Ørsted Invests in Birdlife Monitoring AI Tech

Ørsted and venture capital firms Nysnø Climate Investments (Nysnø), Wiski Capital, Norrsken Foundation, and Antler have invested, via a seed funding round, in a “deep-tech” start-up Spoor that is developing an artificial intelligence (AI) system to monitor and track birdlife at offshore wind farms.


Ørsted will enter into a partnership with Spoor to help test and commercialise the new technology to collect more and better birdlife data at its offshore wind farms around the world, said the company.

By working with Spoor, Ørsted will continue to improve its understanding of how birds behave while travelling in the vicinity of its wind farms, according to the Danish developer.

“With a better understanding of bird behavior, wind farm design can be further optimized in line with Ørsted’s commitment to deliver renewable energy that has a net-positive biodiversity impact for all new energy projects commissioned from 2030”, Ørsted said in a press release.

Monitoring bird behaviour can be challenging, says the company, which is why the offshore wind industry currently uses precautionary models to estimate possible collisions at wind farms when designing them.

Several recent studies, including ones supported by Ørsted, suggest that actual collisions are fewer than currently modelled.

According to Ørsted, Spoor’s AI system can increase confidence in those predictions, thus increasing their knowledge base and helping them build robust statistical evidence in this field.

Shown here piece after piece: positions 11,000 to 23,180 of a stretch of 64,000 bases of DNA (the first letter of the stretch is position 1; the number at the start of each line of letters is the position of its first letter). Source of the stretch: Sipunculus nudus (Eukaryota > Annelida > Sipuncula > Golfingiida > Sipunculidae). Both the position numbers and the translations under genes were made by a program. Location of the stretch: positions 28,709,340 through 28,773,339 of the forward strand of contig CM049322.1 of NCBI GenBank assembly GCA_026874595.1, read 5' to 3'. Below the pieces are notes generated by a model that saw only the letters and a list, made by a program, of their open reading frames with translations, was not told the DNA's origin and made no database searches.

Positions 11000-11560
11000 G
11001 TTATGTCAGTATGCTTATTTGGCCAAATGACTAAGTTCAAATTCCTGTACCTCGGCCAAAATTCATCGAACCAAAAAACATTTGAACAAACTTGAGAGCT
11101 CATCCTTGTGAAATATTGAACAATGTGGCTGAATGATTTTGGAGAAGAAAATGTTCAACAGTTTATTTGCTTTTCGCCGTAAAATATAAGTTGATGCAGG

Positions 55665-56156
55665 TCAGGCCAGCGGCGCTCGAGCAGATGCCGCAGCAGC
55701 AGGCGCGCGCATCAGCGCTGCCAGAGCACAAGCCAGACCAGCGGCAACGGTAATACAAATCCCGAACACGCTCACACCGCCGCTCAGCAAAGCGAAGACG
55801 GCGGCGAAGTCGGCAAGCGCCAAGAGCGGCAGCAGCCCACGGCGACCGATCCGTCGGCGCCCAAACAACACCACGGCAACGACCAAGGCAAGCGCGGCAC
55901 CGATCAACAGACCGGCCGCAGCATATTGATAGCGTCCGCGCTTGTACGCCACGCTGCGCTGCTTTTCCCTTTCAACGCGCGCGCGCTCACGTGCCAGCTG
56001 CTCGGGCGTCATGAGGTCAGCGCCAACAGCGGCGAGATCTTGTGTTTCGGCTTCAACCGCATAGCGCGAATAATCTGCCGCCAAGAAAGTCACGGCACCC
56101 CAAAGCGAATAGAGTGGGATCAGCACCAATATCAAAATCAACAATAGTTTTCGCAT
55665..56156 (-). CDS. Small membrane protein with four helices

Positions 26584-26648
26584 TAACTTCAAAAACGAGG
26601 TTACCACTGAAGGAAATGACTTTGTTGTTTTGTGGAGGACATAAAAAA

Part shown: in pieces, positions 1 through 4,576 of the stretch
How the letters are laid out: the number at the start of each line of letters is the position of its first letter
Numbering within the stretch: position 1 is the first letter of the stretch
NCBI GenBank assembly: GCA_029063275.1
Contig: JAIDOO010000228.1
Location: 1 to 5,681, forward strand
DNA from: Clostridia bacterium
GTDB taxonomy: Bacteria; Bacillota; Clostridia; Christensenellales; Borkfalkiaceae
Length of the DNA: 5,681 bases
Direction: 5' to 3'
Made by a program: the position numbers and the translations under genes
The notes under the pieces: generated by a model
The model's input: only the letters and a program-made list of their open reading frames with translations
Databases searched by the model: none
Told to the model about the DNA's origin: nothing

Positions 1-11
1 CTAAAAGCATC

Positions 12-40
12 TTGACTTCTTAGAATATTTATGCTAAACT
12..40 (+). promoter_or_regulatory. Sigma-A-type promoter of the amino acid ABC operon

“Rapid energy transition is a crucial piece of the puzzle in halting and reversing biodiversity loss, as climate change is increasingly one of its biggest causes. But more new wind infrastructure means more interaction with the natural world, which climate action seeks to protect”, said the Danish company.

“That’s why Ørsted is looking for new ways to further improve itsunderstanding of that interaction – to minimise potential negative impact alongside action to proactively enhance biodiversity”.

Tracking Birds Using AI

According to Ørsted, the benefit of Spoor’s system, compared to available alternatives such as the combination of high-specification cameras, radars, and human observers, is that the company’s AI technology has been developed to accurately identify and track birds specifically.

The Spoor system has no blind spots and is more cost-effective than the alternatives, Ørsted said.

Once the technology is tested and commercialised, Ørsted and the broader offshore wind industry could have access to more reliable camera arrays than was previously possible which is expected to provide better results.

In May, Ørsted decided to join forces with ARK Nature, one of the founding partners of Rewilding Europe and a pioneer of the rewilding approach to nature restoration, to test the potential of rewilding principles to restore ocean biodiversity and develop the best ways to scale up work globally.

That same month, Ørsted announced that it was planning a world-first attempt to support coral reefs by growing corals in the tropical waters of Taiwan this summer.

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